#17 winter solstice 2014

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My mother ingrained in me the habit to turn my focus west. Our family often rushed to catch the moment of sunset at Mom's urgent and, if laggard, sometimes grumpy urging. Innately I thus know that a spoonful of silence directed west will ensure future happiness. But at this time of year, the surprise gift is that as hard as it is to rise early to a cold house, I get to see the sunrise colors. Silence and beauty have shifted to the east.

This morning each dark branch exhibited a single glistening drop of water. By twilight the morning's droplets were almost forgotten in the clear skies and orange hues as Warren and I drove home from choosing and cutting a Christmas tree with a great friend. Our friend and her husband had transformed the meadow on a mountain's hillside into a magnificent Christmas tree farm many years ago. As we were pulling the tree through the aisles of thousands, we were remembering the stance, the smile and the ineffable presence of her husband and our friend who had planted this particular tree. As we drove south at sunset, the back-lit horses grazing on the hilltops somehow marked the year's passing light and the many shifts of grief in our hearts were as natural as a horse's shift in weight from one leg to another.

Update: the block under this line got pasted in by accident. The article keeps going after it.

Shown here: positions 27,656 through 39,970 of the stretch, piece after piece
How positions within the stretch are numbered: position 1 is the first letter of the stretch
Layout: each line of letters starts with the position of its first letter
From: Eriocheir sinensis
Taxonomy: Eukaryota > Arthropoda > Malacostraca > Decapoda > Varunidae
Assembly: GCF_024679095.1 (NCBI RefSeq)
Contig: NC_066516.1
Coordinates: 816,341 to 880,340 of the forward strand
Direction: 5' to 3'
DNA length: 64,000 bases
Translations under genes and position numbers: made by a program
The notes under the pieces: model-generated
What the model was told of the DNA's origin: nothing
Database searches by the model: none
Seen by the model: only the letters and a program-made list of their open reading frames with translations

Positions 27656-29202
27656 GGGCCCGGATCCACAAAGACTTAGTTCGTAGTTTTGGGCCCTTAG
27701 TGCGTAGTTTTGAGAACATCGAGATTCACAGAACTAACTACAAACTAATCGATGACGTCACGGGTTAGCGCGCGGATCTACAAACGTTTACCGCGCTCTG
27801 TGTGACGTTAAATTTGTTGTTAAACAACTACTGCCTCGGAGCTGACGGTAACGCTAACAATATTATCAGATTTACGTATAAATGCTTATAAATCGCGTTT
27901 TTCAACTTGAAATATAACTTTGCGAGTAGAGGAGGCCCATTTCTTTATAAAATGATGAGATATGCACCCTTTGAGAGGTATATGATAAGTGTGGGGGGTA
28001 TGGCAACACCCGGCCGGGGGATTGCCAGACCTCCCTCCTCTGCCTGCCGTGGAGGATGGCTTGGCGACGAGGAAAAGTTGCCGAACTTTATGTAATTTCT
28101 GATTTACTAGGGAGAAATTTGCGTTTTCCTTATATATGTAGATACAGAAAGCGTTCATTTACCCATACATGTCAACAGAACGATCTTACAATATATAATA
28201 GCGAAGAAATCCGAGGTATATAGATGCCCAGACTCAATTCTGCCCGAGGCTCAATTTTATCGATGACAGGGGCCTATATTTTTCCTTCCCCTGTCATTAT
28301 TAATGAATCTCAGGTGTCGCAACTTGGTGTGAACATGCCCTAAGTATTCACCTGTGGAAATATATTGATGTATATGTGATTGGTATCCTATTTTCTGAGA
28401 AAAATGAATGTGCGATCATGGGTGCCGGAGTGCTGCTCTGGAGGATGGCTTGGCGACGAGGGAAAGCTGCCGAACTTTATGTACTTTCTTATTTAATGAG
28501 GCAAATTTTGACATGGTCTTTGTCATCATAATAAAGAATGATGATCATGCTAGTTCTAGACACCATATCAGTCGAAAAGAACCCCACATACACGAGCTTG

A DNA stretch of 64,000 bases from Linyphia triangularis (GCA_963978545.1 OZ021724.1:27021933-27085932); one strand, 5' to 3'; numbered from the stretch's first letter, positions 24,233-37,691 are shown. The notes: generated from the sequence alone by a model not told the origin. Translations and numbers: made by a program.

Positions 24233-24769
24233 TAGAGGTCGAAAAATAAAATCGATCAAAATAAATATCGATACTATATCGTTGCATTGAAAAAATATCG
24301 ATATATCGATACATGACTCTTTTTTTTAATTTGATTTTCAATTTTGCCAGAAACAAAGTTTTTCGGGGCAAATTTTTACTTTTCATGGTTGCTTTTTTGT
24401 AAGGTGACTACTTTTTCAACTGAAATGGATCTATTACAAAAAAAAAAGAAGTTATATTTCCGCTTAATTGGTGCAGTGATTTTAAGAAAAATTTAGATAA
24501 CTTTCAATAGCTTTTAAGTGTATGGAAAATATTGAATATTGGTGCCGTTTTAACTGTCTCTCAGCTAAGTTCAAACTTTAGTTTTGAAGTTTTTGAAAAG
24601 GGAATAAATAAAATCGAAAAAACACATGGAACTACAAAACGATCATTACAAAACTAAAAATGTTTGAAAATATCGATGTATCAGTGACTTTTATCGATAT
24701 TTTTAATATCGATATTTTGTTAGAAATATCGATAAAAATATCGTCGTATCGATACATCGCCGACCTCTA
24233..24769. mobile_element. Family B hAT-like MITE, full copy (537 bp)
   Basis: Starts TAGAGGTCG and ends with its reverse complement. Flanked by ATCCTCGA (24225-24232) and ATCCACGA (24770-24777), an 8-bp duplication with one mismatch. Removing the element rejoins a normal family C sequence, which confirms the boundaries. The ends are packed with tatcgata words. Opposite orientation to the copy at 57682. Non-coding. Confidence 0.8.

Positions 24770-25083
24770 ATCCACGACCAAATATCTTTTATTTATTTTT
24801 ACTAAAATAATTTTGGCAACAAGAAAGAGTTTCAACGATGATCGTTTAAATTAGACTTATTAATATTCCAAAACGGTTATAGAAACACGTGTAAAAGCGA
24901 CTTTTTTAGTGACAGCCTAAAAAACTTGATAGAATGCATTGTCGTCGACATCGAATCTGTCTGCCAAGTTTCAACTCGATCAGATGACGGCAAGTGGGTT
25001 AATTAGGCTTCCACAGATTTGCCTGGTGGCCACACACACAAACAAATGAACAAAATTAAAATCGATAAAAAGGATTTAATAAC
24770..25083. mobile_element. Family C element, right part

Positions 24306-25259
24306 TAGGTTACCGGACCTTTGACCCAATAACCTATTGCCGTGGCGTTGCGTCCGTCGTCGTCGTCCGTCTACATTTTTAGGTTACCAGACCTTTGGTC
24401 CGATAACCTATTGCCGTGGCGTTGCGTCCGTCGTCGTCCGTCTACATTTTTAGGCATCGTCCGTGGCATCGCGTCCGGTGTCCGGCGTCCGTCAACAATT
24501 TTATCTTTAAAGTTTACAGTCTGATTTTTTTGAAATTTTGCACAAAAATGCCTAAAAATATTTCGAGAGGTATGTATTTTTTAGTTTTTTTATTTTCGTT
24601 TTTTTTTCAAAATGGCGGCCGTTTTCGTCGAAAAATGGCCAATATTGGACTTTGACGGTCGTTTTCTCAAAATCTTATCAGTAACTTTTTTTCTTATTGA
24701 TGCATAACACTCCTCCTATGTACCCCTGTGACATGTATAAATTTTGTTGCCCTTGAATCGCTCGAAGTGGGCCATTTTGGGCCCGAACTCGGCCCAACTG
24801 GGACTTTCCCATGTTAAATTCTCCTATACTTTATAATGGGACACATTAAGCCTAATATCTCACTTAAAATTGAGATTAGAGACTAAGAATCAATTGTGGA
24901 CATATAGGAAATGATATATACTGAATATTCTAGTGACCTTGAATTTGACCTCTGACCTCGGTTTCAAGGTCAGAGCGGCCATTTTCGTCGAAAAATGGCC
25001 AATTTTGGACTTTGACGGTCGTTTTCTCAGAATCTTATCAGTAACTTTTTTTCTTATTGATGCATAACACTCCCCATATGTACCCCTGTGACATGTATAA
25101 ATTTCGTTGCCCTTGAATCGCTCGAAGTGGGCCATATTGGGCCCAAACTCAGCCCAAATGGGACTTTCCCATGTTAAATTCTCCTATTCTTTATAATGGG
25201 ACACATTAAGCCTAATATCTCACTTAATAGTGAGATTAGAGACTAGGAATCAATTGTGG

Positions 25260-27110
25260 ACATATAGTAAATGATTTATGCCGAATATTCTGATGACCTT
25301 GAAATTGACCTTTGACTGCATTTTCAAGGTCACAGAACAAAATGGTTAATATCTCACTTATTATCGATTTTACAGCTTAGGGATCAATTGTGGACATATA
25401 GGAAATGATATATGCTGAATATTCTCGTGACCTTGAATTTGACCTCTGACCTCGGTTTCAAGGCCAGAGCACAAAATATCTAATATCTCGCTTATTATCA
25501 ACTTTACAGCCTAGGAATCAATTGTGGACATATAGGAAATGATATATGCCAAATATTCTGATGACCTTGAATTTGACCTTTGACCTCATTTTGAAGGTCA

17 winter 14.jpgI wanted, I thought, only a little,

two teaspoons of silence--

one for sugar,

one for stirring the wetness.


I wanted a Cairo of silence,

a Kyoto.

In every hanging garden

mosses and waters.

The directions of silence:

north, west, south, past, future.

It comes through any window

one inch open,

like rain driven sideways.

Grief shifts,

as a grazing horse does,

one leg to the other.

But a horse sleeping

sleeps with all legs locked.

I wanted only a little  by Jane Hirshfield

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